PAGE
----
Lawlessness: Who to Blame?

Subhas Chandra Pattanayak

Winter session of the Orissa Legislative Assembly commenced on the 2nd December in usual manner but no sooner than that it rammed into a stonewall over sharp deterioration in law and order. The House had to be adjourned for the day and, thereafter, for three consecutive days it was engaged in hearing chilling details of lawlessness in the State.

Whom to blame? Both the sides of the House have members who were sad that the ministry was not able to curb crimes. But, none was found to have any knowledge on the causes of crime. If one knew the cause, for reasons known to him, he did not keep it on records.

It is amusing that to most of the lawmakers, Naxalites were the main source of law braking. The Chief Minister assured the House to employ more numbers of police with more powerful weapons to tackle the Naxal menace and to provide physical protection to MLAs and MPs. Alleging that the CM’s reply was lackadaisical and evasive, the Opposition staged a walk out and the three long days of debate on lawlessness ended apparently with a pledge to fight the Naxalites. Here lies the mistake. The Naxalites are not a group of criminals in the strict sense of the word ‘crime’. They are a super-active group of maximalists who follow a particular political economy.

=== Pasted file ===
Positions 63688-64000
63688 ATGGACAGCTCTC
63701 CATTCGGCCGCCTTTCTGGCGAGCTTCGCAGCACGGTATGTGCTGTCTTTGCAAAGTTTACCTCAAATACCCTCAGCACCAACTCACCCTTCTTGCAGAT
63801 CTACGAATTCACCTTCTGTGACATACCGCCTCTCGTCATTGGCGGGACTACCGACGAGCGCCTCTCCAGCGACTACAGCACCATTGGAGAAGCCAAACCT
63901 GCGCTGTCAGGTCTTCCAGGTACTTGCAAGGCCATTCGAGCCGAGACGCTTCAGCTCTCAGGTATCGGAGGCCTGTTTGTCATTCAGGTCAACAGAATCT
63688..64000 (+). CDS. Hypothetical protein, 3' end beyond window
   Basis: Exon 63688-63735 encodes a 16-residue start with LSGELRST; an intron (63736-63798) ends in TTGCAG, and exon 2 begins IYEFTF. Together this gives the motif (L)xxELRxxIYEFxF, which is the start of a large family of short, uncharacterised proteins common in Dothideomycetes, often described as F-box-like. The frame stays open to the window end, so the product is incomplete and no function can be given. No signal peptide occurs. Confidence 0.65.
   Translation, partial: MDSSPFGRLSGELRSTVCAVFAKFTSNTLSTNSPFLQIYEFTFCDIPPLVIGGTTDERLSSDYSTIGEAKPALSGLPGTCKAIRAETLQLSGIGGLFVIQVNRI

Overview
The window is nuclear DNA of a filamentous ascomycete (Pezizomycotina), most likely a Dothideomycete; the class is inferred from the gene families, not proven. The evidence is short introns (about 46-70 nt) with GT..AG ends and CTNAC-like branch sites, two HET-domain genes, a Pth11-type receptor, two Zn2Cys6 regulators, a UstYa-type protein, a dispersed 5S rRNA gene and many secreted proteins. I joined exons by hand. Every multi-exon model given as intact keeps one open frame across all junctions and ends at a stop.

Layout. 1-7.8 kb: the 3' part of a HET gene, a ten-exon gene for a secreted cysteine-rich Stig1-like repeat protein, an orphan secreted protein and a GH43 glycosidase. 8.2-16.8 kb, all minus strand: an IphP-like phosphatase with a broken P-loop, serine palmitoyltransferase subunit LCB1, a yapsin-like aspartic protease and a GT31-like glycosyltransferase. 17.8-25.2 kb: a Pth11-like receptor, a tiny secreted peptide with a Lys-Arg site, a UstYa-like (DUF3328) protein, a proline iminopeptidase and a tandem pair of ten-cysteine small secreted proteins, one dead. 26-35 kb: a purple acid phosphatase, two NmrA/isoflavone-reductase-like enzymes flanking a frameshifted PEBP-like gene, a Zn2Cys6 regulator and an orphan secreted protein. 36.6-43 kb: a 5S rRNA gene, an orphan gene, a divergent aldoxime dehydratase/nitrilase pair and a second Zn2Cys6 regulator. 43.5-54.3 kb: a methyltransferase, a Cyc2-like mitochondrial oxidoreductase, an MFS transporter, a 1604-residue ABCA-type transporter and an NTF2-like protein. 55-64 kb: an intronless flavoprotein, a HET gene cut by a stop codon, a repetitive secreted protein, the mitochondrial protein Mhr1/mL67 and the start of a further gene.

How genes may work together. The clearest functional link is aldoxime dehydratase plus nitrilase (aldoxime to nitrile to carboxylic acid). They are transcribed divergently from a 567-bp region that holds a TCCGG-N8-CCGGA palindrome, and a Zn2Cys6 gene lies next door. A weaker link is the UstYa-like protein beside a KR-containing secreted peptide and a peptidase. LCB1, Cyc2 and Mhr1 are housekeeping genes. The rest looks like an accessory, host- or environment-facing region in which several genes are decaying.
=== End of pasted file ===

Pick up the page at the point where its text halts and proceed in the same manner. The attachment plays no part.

Theirs is a social cause, which the State cannot extinguish through partisan and unfair enforcement of law. The Naxalites are fighting to protect the interest of people perishing at the grass root level. A dishonest bureaucracy has made them suffer beyond tolerance. The common man in India doesn’t understand that his land is no more a democracy, he having no awareness to know of it. He doesn’t understand that it has become a plutocracy, where his representative, even though elected on the strength of his vote, represents only the interest of the rich and where the rich only rules for benefit of the rich through all the wings of democracy: legislative, executive, judiciary and press. He doesn’t understand to what extent he is affected by privatisation of the public sector undertakings. But he understands the humiliation he is subjected to by the local authorities. His grievances are not heard by the State. To such helpless people, the Naxalites lend their solidarity and lead them to a state of collective action against oppression. When the State fails to punish the guilty, they punish. That is, to them, an instant remedy.